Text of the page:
A 20-year Healdsburg resident, Al Loebel was an avid volunteer, belonging to the Rotary Club of Healdsburg Noon and the historical society.

Twenty years ago Al and Liz Loebel moved to Healdsburg and fell in love, not with each other because that had already happened. They fell in love with Healdsburg — and Healdsburg fell in love with them. They volunteered all over the place. Al became the unofficial mayor of his neighborhood. Liz became a Master Gardener and joined the local chapter of the A.A.U.W. and they both forgot they were supposed to be retired.

Over those 20 years, new friends remember Al often telling them how grateful he was to have found Healdsburg after a tech career in big cities and with lots of traveling. Al died on April 23 at his home, but not before he was able to share farewells with many of his Healdsburg friends. He was 82.

“We both just kind of jumped in and started getting involved with more and more activities and groups,” said Liz.

The couple met and married in 1997 in Marin County where Liz was living and Al had been doing some IT work at her employer’s company in Novato. 

A search for a new home brought them to Healdsburg in 2000. Not quite retired, the house they bought was planned to be a rental, but the dot-com economic bust hastened their retirement plans, and they started their new love affair with Healdsburg a few years earlier than they’d planned.

Al was a very active member and past president of the Rotary Club of Healdsburg Noon, and he booked countless volunteer hours at the Healdsburg Museum, where he also served on the Historical Society board and as president (2005-2006). He was honored with the Langhart Volunteer Appreciation Award in 2007.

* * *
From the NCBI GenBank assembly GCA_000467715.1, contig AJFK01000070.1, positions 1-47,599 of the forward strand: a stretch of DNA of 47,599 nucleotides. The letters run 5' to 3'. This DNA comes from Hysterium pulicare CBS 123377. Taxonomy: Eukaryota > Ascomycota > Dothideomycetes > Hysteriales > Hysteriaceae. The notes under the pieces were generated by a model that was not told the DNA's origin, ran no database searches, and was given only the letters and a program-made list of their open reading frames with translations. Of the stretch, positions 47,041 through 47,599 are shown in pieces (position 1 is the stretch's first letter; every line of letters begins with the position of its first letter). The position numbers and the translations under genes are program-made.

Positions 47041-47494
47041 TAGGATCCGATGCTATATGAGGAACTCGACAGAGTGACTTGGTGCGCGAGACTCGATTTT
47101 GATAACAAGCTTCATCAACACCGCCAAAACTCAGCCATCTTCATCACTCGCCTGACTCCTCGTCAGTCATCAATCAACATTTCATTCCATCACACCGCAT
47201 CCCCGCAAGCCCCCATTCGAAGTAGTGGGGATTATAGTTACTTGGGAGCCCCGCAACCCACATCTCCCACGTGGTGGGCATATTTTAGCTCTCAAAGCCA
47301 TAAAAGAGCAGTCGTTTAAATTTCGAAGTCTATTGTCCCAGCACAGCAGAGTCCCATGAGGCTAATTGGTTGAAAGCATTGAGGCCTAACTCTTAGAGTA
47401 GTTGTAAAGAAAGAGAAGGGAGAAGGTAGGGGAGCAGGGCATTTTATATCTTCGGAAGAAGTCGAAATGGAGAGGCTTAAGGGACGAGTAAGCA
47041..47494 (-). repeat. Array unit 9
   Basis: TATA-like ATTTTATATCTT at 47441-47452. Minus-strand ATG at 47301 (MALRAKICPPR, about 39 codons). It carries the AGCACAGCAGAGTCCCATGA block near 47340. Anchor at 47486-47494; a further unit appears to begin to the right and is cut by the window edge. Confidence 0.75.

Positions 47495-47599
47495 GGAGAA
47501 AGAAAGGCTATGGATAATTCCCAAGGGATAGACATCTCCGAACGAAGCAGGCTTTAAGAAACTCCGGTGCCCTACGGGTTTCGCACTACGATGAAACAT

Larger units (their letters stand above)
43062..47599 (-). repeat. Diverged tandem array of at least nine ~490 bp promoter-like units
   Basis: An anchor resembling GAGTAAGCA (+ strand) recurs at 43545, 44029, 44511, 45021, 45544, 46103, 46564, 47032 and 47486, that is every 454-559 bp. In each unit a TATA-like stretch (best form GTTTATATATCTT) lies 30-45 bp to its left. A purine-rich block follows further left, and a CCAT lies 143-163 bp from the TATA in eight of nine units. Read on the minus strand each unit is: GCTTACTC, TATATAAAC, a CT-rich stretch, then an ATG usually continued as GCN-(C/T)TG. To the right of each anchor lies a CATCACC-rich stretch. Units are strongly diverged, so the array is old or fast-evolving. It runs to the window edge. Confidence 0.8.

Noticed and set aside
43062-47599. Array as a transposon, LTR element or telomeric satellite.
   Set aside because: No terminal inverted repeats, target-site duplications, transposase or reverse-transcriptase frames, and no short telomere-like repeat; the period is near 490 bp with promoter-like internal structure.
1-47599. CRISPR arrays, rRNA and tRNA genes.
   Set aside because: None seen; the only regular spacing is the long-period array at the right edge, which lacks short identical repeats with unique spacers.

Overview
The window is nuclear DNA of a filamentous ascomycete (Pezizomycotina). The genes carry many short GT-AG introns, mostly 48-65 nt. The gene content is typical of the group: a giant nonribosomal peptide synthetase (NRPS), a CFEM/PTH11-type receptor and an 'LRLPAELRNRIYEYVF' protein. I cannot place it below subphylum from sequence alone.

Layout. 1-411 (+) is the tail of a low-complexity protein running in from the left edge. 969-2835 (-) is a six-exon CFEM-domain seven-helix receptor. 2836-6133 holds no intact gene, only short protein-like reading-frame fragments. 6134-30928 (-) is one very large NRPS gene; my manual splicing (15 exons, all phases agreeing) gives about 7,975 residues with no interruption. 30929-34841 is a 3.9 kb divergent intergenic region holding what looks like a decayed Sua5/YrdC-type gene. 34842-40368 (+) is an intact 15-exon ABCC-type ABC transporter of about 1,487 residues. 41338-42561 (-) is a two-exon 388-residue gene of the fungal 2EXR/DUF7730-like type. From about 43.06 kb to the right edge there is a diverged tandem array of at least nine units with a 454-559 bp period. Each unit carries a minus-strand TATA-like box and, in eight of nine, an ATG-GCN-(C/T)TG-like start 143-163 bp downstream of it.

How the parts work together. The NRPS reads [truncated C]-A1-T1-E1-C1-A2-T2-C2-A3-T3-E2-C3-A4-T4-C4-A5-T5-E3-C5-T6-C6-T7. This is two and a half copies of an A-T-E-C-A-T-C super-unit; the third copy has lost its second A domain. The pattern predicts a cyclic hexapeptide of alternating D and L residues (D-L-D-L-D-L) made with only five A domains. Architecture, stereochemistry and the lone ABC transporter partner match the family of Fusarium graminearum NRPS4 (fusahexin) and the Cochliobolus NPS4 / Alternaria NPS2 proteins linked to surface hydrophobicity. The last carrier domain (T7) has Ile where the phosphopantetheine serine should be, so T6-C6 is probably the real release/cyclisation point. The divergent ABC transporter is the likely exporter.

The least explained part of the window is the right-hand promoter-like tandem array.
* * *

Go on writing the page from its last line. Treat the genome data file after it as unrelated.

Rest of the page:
Loebel’s large camera collection is a centerpiece of the current display at the Healdsburg Museum, “Picturing Healdsburg.” In his many local volunteer stints, whenever a “technical problem” was confronted by his Rotary Club, the museum, at the Senior Center or elsewhere, Al usually drew the assignment. As versatile as he was with computers and things you plug into a wall, he would probably say he was even better at bridge. He served for many years as the director of the Tuesday Bridge Club at the Healdsburg Senior Center. Club member and fellow Rotarian David Anderson remembers him as a stern taskmaster whom he memorialized in a limerick: “On Tuesdays he is our bridge director; kind of our game moderator; but if we make an error, things get scarier, as he becomes our bridge dictator.”

Current Rotary Club president Paul Frechette said, “Al’s friends in our community, literally scores of people, will hold this terrific man in their hearts forevermore. He had a gregarious personality and penchant to assist friends and various organizations. He was always there when you called upon him.”

Loebel also was a constant morning presence at the Parkpoint Health Club and was a member of the men’s group called the Paper Group. “He really enjoyed his participation in the Paper Group,” said Liz.

Loebel suffered a serious heart attack at age 53 and immediately quit smoking. But lung cancer eventually caught up with him and he battled the disease off-and-on over the past two-and-a-half years.

He was born March 16, 1938, in Milwaukee, Wisconsin. His career in information technology took him to North Carolina, Rhode Island, Florida and to both southern and northern California. His career spanned the eras of room-sized master computers to hand-held smart phones.

Besides his wife Liz, he is survived by his three children, Sandy (Dale) Allen, Jeff (Wendy) Werner, Kristin (Steve) Schauer; two step children, Kyle (Erin) Hughes and Kimberly Hughes; a sister, Judy Zeller (Milwaukee), and many grand and great grandchildren.

Liz said she will be planning a celebration of Al’s life when such gatherings will again be permitted, and she knows she can anticipate a very large crowd.

In the meantime, people may choose to make a contribution to the Rotary International Foundation through the Rotary Club of Healdsburg (noon), P.O. Box 671, Healdsburg, CA, 95448.

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